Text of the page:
Just eight Idaho cities have ordinances calling for runoffs in mayor or city council races, and Caldwell’s not among them. The issue comes up because after disgraced former state Sen. John McGee won a Caldwell council seat in a three-way race with 39 percent of the vote, some in the city questioned whether he had fully satisfied the city code’s requirements to win a majority.
Deputy Idaho Attorney General Brian Kane said the overall state law, which is the default position for all Idaho cities, says that the candidate who gets the most votes wins the race, whether it’s for city council or mayor. State law also specifically authorizes cities, at their discretion, to pass a local ordinance to require a runoff between the two top vote-getters if no candidate gets a majority of the vote.
“The Legislature has given that discretion,” Kane said. The law allowing cities that option first passed in 1984. Boise enacted its runoff ordinance in 2003 both for city council and mayoral races, but then repealed the city council portion of it in 2006, leaving only a runoff requirement for mayoral races. Now, the state’s capital city is facing a Dec. 3 runoff for mayor.
Penny Manning, Bonneville County clerk, has dealt with a number of city runoffs in her eastern Idaho county. “Idaho Falls is the only city in the state that has runoffs for council members,” she said.
The others, which all have runoff ordinances applying only to mayoral races, are American Falls, Blackfoot, Boise, Eagle, Mountain Home, Pocatello and Spirit Lake.
“What our experience has been is that it does not change the outcome,” Manning said. “We’ve had several runoffs, both for council seats and for mayoral ones, and it just has never changed the outcome”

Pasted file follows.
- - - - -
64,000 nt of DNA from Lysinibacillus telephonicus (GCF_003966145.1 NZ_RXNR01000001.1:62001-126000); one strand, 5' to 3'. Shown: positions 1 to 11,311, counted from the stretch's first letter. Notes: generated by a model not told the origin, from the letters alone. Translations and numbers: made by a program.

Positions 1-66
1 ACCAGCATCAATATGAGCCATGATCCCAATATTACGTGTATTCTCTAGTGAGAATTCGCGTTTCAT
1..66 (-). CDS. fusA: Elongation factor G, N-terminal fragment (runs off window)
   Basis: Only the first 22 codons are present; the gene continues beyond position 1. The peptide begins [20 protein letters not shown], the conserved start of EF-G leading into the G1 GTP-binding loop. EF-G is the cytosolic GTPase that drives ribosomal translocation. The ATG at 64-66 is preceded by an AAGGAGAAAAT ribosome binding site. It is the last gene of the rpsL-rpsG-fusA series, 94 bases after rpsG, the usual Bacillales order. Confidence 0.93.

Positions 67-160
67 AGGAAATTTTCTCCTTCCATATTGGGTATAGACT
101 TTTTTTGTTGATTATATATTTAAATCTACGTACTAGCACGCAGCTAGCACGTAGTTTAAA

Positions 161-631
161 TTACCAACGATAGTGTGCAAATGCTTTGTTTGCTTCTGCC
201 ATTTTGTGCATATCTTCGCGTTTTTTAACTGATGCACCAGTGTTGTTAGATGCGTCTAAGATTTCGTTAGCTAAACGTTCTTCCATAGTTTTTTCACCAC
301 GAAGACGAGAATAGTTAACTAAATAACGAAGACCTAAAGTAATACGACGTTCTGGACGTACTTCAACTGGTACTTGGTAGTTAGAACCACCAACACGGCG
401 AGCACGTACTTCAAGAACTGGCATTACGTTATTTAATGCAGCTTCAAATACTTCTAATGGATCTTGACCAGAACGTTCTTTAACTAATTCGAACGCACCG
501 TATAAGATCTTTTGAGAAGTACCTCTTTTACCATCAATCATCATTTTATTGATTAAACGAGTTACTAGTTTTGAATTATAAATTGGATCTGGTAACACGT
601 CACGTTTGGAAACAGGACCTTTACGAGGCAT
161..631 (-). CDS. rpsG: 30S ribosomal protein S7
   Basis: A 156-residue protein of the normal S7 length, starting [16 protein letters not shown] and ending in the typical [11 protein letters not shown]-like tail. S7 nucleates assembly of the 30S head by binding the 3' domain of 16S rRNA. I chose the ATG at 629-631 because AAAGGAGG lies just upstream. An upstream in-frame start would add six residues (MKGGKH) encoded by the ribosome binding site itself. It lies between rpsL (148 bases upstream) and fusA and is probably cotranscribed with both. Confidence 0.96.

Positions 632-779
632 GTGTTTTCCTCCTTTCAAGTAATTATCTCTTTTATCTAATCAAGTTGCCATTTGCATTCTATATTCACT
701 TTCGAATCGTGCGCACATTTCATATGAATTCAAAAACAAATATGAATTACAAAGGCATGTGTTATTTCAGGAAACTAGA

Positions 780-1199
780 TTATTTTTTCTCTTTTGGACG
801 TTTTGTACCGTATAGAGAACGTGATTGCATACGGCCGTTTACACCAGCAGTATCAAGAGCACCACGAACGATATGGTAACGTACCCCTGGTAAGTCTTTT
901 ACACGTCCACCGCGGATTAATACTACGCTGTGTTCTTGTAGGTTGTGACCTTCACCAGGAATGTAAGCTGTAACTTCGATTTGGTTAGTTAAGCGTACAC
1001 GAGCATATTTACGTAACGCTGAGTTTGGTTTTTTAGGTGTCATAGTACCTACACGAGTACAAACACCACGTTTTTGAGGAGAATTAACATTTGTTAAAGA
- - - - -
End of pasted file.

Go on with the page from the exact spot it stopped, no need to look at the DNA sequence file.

She added, “We got lucky and didn’t have one this year.”
The last runoff in Bonneville County was in the Idaho Falls mayor’s race in 2017. Mayor Rebecca Casper led in a five-way race in November with 46.5% to runner-up Barbara Ehardt’s 26.7%, triggering a runoff. A month later, Casper won the runoff with 61% of the vote to Ehardt’s 39%.
Justin Ruen, policy analyst for the Association of Idaho Cities, said, “It’s rare that they change the results from the original election.” He said the only time he remembers that happening was in a 2007 race for Eagle mayor. “Usually, the runoff election confirms the result of the general election.”
Ruen said that’s likely part of the reason so few Idaho cities require them, along with their cost; Boise’s looking at an anticipated $100,000 cost for its upcoming runoff. Idaho has roughly 200 incorporated cities.
As reporter Erin Bamer reports in today's Idaho Press, second-place finisher Evangeline Beecher says she and her legal team are looking into whether Caldwell actually has had language that could qualify as a runoff ordinance on its books since 1989 but has been ignoring it for 30 years. In 2017, Beechler ran in a three-way race for a council seat and Rob Hopper won with 37% of the vote; there was no runoff.